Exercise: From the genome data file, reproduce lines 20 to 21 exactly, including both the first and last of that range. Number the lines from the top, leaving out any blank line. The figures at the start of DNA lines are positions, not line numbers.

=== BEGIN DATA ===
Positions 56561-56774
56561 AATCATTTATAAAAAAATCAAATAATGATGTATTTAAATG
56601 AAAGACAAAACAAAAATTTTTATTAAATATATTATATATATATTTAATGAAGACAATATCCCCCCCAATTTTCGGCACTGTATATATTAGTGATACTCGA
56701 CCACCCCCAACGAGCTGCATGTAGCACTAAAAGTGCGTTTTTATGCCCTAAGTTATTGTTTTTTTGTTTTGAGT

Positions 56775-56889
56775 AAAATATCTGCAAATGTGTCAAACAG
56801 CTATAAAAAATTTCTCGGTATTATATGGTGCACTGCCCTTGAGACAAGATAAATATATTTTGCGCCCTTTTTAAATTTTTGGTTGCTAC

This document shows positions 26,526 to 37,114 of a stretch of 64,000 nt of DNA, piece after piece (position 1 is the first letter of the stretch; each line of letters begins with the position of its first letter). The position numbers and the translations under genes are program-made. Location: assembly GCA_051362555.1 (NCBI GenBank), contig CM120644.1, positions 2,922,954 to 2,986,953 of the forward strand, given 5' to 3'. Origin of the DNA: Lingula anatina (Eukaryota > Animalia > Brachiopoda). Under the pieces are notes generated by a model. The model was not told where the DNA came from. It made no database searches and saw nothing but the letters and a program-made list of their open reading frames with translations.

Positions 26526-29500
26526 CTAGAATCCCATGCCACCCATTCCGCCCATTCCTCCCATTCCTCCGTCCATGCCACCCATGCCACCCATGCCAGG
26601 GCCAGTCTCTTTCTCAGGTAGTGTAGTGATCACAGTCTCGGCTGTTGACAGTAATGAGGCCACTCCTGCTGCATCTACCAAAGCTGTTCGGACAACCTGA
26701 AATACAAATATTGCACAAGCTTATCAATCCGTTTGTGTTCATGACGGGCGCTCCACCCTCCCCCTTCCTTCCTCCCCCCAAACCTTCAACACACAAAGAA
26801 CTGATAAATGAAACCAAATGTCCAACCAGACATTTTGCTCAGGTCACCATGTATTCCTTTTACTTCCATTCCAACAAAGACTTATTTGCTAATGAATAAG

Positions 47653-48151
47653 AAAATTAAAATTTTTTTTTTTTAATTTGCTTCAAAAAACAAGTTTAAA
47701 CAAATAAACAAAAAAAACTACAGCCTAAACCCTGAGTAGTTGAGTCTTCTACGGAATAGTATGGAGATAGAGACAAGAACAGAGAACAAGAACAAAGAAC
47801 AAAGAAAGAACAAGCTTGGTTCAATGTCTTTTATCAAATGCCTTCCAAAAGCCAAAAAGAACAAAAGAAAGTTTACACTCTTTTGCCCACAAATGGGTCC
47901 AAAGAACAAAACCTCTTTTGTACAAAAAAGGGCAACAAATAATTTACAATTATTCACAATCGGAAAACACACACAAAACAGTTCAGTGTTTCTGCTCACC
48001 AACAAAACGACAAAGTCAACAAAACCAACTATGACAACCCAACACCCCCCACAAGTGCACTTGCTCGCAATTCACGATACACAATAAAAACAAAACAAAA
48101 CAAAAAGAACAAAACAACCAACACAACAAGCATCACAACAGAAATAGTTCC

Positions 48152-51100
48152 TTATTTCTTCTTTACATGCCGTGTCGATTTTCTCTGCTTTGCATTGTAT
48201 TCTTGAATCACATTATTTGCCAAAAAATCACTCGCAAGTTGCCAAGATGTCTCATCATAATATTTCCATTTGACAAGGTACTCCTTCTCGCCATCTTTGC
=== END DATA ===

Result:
48101 CAAAAAGAACAAAACAACCAACACAACAAGCATCACAACAGAAATAGTTCC

Positions 48152-51100